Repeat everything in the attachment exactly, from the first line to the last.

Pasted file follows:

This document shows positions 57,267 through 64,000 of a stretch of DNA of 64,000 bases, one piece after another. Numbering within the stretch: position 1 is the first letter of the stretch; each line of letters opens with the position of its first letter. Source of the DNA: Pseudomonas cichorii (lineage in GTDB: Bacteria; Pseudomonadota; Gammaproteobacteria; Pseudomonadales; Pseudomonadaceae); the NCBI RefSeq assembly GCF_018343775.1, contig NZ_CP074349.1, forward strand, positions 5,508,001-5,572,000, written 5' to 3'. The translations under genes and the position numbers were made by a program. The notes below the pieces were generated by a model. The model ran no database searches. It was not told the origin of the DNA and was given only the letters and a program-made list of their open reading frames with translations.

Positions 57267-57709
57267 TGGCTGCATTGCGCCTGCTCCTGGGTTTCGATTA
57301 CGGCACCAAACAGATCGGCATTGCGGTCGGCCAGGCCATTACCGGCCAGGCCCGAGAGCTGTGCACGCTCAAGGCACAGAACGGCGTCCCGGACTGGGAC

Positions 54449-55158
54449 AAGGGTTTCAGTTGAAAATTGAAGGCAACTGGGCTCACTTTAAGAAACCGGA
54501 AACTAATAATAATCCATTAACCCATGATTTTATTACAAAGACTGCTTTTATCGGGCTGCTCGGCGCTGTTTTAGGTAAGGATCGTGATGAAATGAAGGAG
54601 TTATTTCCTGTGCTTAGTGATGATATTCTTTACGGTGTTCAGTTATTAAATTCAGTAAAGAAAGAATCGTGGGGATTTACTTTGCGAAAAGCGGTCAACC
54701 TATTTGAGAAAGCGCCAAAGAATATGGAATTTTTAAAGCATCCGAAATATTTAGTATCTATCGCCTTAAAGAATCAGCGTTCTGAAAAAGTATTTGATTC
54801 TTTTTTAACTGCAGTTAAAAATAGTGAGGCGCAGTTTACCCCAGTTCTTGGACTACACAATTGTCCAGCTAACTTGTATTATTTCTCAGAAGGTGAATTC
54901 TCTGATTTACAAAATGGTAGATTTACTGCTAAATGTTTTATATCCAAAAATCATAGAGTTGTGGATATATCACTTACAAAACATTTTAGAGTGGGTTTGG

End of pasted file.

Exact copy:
This document shows positions 57,267 through 64,000 of a stretch of DNA of 64,000 bases, one piece after another. Numbering within the stretch: position 1 is the first letter of the stretch; each line of letters opens with the position of its first letter. Source of the DNA: Pseudomonas cichorii (lineage in GTDB: Bacteria; Pseudomonadota; Gammaproteobacteria; Pseudomonadales; Pseudomonadaceae); the NCBI RefSeq assembly GCF_018343775.1, contig NZ_CP074349.1, forward strand, positions 5,508,001-5,572,000, written 5' to 3'. The translations under genes and the position numbers were made by a program. The notes below the pieces were generated by a model. The model ran no database searches. It was not told the origin of the DNA and was given only the letters and a program-made list of their open reading frames with translations.

Positions 57267-57709
57267 TGGCTGCATTGCGCCTGCTCCTGGGTTTCGATTA
57301 CGGCACCAAACAGATCGGCATTGCGGTCGGCCAGGCCATTACCGGCCAGGCCCGAGAGCTGTGCACGCTCAAGGCACAGAACGGCGTCCCGGACTGGGAC

Positions 54449-55158
54449 AAGGGTTTCAGTTGAAAATTGAAGGCAACTGGGCTCACTTTAAGAAACCGGA
54501 AACTAATAATAATCCATTAACCCATGATTTTATTACAAAGACTGCTTTTATCGGGCTGCTCGGCGCTGTTTTAGGTAAGGATCGTGATGAAATGAAGGAG
54601 TTATTTCCTGTGCTTAGTGATGATATTCTTTACGGTGTTCAGTTATTAAATTCAGTAAAGAAAGAATCGTGGGGATTTACTTTGCGAAAAGCGGTCAACC
54701 TATTTGAGAAAGCGCCAAAGAATATGGAATTTTTAAAGCATCCGAAATATTTAGTATCTATCGCCTTAAAGAATCAGCGTTCTGAAAAAGTATTTGATTC
54801 TTTTTTAACTGCAGTTAAAAATAGTGAGGCGCAGTTTACCCCAGTTCTTGGACTACACAATTGTCCAGCTAACTTGTATTATTTCTCAGAAGGTGAATTC
54901 TCTGATTTACAAAATGGTAGATTTACTGCTAAATGTTTTATATCCAAAAATCATAGAGTTGTGGATATATCACTTACAAAACATTTTAGAGTGGGTTTGG